Organ Donation Saved My Life – That Time I Tried to Impress That Cute Lady
All I remember thinking was that I was going in to see if I was in good enough physical condition to receive a kidney transplant. In my mind, of course I was, but in my psyche, I had already convinced myself that the kidney transplant support team at the University of Washington Medical Center in Seattle was going to laugh me out of the door.
But I needed this transplant. I needed to live in a life that didn’t rely on my having to go to receive dialysis treatments 3 times a week for 5 hours at a time. I needed to be able to be in charge of my own life again without feeling like I was a burden to people. I needed to not occasionally vomit on a nurse or dialysis tech anymore because of sometimes feeling really queasy.
To get things started seemed simple enough. I was scheduled to go into the UW Medical Center for a series of physical tests that would determine if my body could hold up under the physical demands of a kidney transplant surgery. I mean, it really wouldn’t make sense to find me a kidney, setup a procedure for me, only to have me not be able to hold up to the rigors of the surgery.
To prepare for the test, I was told to not consume any food or water starting about 10 hours before my appointment because it could skew that results of the tests, which could hurt my chances in the long run. As for the tests themselves, one included me ingesting a slightly radioactive liquid that would be used in conjunction with a body scan to see if things looked optimum on the inside of my body.
The second test would include a heart-stress test that would require me to run on a treadmill at varying degrees of incline in order to get my heart-rate up and mimic that changes in that rate that would occur during my eventual kidney transplant.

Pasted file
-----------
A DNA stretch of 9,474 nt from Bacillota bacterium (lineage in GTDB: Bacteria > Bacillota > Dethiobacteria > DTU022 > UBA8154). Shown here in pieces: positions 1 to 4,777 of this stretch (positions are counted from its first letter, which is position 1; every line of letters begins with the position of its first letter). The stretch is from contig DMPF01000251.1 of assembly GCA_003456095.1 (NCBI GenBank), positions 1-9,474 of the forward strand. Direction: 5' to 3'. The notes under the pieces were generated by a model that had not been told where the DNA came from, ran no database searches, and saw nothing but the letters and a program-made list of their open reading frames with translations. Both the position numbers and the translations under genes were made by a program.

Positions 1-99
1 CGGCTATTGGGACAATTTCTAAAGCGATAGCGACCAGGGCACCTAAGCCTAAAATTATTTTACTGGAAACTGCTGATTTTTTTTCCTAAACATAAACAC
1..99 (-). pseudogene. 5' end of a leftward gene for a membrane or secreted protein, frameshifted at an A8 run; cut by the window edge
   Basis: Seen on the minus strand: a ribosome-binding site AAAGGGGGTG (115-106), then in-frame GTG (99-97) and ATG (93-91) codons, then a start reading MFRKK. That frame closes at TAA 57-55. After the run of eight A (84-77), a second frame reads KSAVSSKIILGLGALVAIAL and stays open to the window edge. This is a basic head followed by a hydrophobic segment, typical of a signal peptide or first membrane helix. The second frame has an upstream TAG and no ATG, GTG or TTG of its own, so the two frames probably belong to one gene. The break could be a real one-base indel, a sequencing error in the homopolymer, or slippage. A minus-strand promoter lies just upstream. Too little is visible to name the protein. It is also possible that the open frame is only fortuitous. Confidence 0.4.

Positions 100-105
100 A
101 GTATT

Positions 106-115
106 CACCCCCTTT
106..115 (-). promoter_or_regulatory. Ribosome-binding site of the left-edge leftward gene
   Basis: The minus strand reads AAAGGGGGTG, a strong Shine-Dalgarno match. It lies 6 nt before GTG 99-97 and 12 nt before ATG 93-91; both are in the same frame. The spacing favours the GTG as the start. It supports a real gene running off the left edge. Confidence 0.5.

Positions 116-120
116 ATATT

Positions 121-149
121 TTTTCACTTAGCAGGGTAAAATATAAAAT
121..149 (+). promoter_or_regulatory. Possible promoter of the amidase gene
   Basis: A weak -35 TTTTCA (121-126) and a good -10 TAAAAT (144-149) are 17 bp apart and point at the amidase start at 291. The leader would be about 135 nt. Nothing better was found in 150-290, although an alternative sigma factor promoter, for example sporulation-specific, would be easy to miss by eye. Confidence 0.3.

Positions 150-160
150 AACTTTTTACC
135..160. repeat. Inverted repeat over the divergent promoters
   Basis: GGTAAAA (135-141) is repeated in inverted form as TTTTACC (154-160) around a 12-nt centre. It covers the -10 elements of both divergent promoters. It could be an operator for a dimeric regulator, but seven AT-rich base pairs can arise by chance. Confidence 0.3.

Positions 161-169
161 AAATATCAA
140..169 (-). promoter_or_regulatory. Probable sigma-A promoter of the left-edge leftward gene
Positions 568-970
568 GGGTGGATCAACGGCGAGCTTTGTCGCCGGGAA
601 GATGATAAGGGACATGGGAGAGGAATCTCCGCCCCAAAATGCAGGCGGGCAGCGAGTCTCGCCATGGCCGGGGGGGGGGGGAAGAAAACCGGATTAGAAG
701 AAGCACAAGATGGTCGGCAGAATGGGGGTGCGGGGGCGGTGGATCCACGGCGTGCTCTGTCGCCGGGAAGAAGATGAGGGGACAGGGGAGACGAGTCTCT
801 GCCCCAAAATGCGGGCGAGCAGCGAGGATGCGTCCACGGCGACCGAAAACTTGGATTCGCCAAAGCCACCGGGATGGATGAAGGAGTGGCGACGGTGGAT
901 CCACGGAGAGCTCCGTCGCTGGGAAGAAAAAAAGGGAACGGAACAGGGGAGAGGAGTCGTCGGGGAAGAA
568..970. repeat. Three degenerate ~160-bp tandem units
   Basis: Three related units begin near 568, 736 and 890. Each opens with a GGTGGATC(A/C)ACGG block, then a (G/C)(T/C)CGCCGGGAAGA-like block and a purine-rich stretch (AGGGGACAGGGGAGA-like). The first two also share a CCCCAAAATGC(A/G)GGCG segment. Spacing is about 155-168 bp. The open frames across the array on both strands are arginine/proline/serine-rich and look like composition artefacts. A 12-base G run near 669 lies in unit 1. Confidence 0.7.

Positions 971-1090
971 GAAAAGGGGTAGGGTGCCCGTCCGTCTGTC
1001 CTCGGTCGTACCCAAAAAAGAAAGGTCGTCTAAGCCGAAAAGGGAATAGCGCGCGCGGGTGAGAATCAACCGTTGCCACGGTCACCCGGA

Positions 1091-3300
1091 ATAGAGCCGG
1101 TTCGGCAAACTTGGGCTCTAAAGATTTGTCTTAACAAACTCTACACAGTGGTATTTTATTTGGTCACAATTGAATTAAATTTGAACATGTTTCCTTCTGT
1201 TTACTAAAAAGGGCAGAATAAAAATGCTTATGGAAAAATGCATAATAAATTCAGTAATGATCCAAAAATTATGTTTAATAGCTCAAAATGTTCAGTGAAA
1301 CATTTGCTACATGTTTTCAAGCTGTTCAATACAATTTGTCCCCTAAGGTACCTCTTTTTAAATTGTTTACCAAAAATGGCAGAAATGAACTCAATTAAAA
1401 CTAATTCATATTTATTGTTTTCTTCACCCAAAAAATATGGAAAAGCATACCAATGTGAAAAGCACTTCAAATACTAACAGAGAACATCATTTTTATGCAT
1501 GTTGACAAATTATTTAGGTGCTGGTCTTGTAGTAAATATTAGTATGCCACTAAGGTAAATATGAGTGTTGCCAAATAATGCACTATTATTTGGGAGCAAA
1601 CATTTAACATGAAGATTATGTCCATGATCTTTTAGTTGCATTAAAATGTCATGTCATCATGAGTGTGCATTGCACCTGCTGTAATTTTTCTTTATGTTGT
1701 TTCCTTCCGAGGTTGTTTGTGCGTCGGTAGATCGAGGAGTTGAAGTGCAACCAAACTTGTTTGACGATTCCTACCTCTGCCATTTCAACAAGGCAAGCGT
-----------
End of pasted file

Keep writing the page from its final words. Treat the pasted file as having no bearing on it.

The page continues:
As it was being explained to me I saw it as no big deal until I got into the medical center that morning and saw the woman who would be my motivation for that day. She would be the the woman who would be taking me through these tests. Truth be told, I’ve forgotten her name but I do remember that she was tall at about 5’10 (I’m 6’3) , leggy, and pretty even in scrubs. Top that off with great people skills and a great sense of humor and I was more than happy to spend my day being bossed around by her.
Now, what I have learned about myself throughout my life is that in a medical environment where I’m really nervous, I like to lean on humor and flirting to ease my nerves.
There is no doubt that having this beautiful technician watching and checking my progress made me put in a little extra effort, because for some reason I had the need and desire to impress her. Whatever the motivation was, I was able to pass those few tests with flying colors. And just by chance, only a few months after those tests, I got the call to receive my kidney transplant.
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